Oh, 2020. The year that brought the world to a standstill. The year that plunged us all into a global pandemic. The year that brought so many people to breaking point.
As the global pandemic hit and Australia went into lockdown, I was anticipating my return to work after being on maternity leave with my second son. I had spent the previous 12 months stuck at home with my two boys, who were both under the age of three. It felt like I hadn’t left the house in 12 months, so you can imagine my excitement around returning to work full time.
You can imagine my disappointment, too, when it became increasingly clear that I wasn’t going to be able to leave the house for another few months. All I wanted was to drink my coffee while still hot, eat my lunch in peace, and have an adult conversation!
Alas, my worst fears came true when I was told that I would be working from home for the first 6-8 weeks of my post-maternity-leave return to work. Back to pyjamas for another eight weeks!
When it comes to returning to work after maternity leave, mums have it a bit rough. It is a complete nightmare when you have to do it while working from home. Between trying to concentrate, attend Zoom conference meetings without my kids interfering and manipulating excel spreadsheets, and generally keeping one eye on the computer and one on the kids, I was pulling my hair out.
Being in lockdown not only caused pressure on the work front but it also pushed so many other buttons in me. My personal time and space evaporated once again. Instead of a more balanced routine, I had to stay put with no adult interaction, daily reminders of all the things I wasn’t doing around the house, and the constant struggle of entertaining two small boys without leaving the house.
I got to breaking point about mid-way through the year. Melt down mode. I was frustrated, angry and the ‘yelly’ mum I never wanted to be. I had no idea who I was anymore, what I stood for or even what I was passionate about. I was a shell of a human being, just going about my day looking after everyone else. There was nothing in my day or week that was just for me. I only identified as being a mum, partner and employee.
But who was I away from all of that?
This sparked a self-discovery, ahem, ‘journey’ for me. A journey that introduced me to range of practises that helped me turn my baby/COVID-induced crisis around, and got me out of the deep hole I had somehow created for myself. So what were the life-changing practises?
Sounds very simple but it was oh so effective. I had played with meditation on and off for a few years but had never committed to a daily practice and stuck to it.
This time I knew I had to commit. So I started meditating once a day. It wasn’t for long. Sometimes it was for five minutes and other times 20. But it was daily. I found that the key to committing to a daily meditation practice was to not get hung up on what it looks like or for how long I could do it for. After all, to meditate you don’t have to be seated, cross legged and still. You can lay down, sit in a chair or lay on your back grass. You can have eyes open or eyes closed.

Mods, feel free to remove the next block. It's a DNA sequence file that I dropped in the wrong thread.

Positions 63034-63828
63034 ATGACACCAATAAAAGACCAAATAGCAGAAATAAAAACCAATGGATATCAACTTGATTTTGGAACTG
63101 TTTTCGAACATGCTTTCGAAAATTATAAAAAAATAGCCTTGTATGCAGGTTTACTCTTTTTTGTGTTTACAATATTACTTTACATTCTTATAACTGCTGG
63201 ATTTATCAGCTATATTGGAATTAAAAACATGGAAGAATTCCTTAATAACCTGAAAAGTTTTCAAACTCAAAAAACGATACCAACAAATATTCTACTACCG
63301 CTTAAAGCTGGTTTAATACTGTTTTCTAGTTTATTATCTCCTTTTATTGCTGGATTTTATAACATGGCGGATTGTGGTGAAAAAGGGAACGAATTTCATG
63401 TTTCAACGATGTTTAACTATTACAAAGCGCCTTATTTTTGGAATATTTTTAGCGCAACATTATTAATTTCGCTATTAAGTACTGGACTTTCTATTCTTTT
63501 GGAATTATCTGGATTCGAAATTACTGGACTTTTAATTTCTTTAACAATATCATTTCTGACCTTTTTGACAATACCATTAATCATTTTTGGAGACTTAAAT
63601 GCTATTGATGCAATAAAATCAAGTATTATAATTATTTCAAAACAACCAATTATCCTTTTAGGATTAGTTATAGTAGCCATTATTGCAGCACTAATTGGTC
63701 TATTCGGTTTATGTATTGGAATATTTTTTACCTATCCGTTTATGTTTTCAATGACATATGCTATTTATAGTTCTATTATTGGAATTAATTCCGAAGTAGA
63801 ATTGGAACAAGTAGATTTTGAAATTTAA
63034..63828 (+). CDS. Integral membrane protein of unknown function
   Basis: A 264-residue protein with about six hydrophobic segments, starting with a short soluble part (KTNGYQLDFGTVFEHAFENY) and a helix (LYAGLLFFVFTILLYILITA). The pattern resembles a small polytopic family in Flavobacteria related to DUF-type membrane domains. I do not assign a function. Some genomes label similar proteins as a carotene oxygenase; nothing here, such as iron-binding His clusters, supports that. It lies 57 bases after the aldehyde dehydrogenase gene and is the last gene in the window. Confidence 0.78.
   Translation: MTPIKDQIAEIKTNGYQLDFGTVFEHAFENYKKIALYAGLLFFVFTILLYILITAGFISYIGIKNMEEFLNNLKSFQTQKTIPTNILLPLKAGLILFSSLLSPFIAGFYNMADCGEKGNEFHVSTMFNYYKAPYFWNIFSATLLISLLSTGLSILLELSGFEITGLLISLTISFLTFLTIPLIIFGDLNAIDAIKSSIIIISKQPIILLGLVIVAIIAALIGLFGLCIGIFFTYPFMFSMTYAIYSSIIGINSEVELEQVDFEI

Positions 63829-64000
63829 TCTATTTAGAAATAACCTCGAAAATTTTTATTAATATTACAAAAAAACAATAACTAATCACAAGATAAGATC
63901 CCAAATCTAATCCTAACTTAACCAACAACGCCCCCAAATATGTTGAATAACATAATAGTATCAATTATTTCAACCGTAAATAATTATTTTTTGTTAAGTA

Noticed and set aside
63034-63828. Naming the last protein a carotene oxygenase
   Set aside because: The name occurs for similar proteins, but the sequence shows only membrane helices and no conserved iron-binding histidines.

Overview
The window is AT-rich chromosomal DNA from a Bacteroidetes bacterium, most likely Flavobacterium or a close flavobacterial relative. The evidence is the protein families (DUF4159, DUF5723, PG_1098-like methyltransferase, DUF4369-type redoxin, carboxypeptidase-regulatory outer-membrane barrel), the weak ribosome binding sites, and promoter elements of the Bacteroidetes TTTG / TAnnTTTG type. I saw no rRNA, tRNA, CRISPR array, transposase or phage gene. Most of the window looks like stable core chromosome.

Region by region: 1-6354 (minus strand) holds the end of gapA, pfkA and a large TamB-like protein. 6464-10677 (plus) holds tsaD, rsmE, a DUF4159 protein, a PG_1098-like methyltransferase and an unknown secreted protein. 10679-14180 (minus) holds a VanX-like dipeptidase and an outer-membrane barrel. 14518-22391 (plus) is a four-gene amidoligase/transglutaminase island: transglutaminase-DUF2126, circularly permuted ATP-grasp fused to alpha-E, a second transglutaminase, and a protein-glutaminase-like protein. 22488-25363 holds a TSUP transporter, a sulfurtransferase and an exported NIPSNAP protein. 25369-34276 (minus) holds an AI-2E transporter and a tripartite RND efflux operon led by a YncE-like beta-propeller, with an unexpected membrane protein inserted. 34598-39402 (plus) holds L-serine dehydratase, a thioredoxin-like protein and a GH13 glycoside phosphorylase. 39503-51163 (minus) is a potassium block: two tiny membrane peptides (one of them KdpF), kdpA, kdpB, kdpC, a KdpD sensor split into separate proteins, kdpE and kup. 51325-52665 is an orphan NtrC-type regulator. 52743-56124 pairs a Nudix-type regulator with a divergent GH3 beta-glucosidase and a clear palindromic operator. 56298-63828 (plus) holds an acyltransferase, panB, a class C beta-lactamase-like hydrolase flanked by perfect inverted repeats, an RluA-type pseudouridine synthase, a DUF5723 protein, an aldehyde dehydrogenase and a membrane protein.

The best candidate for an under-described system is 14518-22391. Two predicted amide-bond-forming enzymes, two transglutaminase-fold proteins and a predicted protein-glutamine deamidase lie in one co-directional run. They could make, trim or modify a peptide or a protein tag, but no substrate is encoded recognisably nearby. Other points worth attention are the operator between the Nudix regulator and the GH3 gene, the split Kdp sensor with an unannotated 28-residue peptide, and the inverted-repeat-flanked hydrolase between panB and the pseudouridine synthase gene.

Once you’ve found your position, then focus on one thing. By focusing on one thing, you begin to still the monkey mind—the busy thoughts that come at us all day long. I like to close my eyes and focus on the black of the back of my eyes. This works for me. But you may find you like to keep your eyes open.
Our mindset affects everything in our lives. What we focus on and what we think becomes what we attract into our life and what we ourselves become. I believe that because I saw it happen when I hit my breaking point during the time of COVID. My mindset was anything but positive. I found myself fixating on anything and everything that would frustrate or annoy me. Soon, I became quite frustrated and annoyed with myself.
So I decided to reframe how I saw the day—my thinking from the very moment I woke up. Instead of thinking about how I I HAD to get up at 5am because that’s when my kids decided to wake up, I started to think, How lucky am I? I GET to wake up early to see the sunrise.
This was a very simple reframe, but by starting the day with a positive mindset I began to think and attract more positive experiences into my day. My thoughts and actions naturally became more positive, too.
Follow what lights you up
My breaking point also revealed that I had no idea what it was that I was passionate about, what I enjoyed or what lit me up! So I decided to write a list of anything and everything that I liked or enjoyed. There was no right or wrong.
The original list included things such as:
- Buying a good coffee (I am a self-confessed coffee snob)
- Oracle cards
- Anything considered new age or woo woo
- Being in the sun
- Walking by the beach
Each day I committed to doing one thing from the list. It didn’t matter how big or how small. As I committed to doing one small thing that lit me up, it seemed to lead to another thing that lit me up. The key for me was to continue to add to the list as more things were uncovered. I kept doing this and I was amazed how one thing led to another and another. It seemed that as I followed what lit me up, more and more opportunities opened up for me to continue to do what I love.
From breaking point to new perspective and growth
These three small practices literally saved my life. They helped me turn around from a life of boredom and frustration to a life of passion and purpose. Since implementing these three simple practices, I have gone on to complete a qualification as a NLP Master Coach and Reiki 2 Practitioner, quit my job of 14 years, and start my own business as a Women’s Confidence Coach. I now love what I do and help other women turn themselves around from their own breaking points. And I continue to do these three simple practices daily.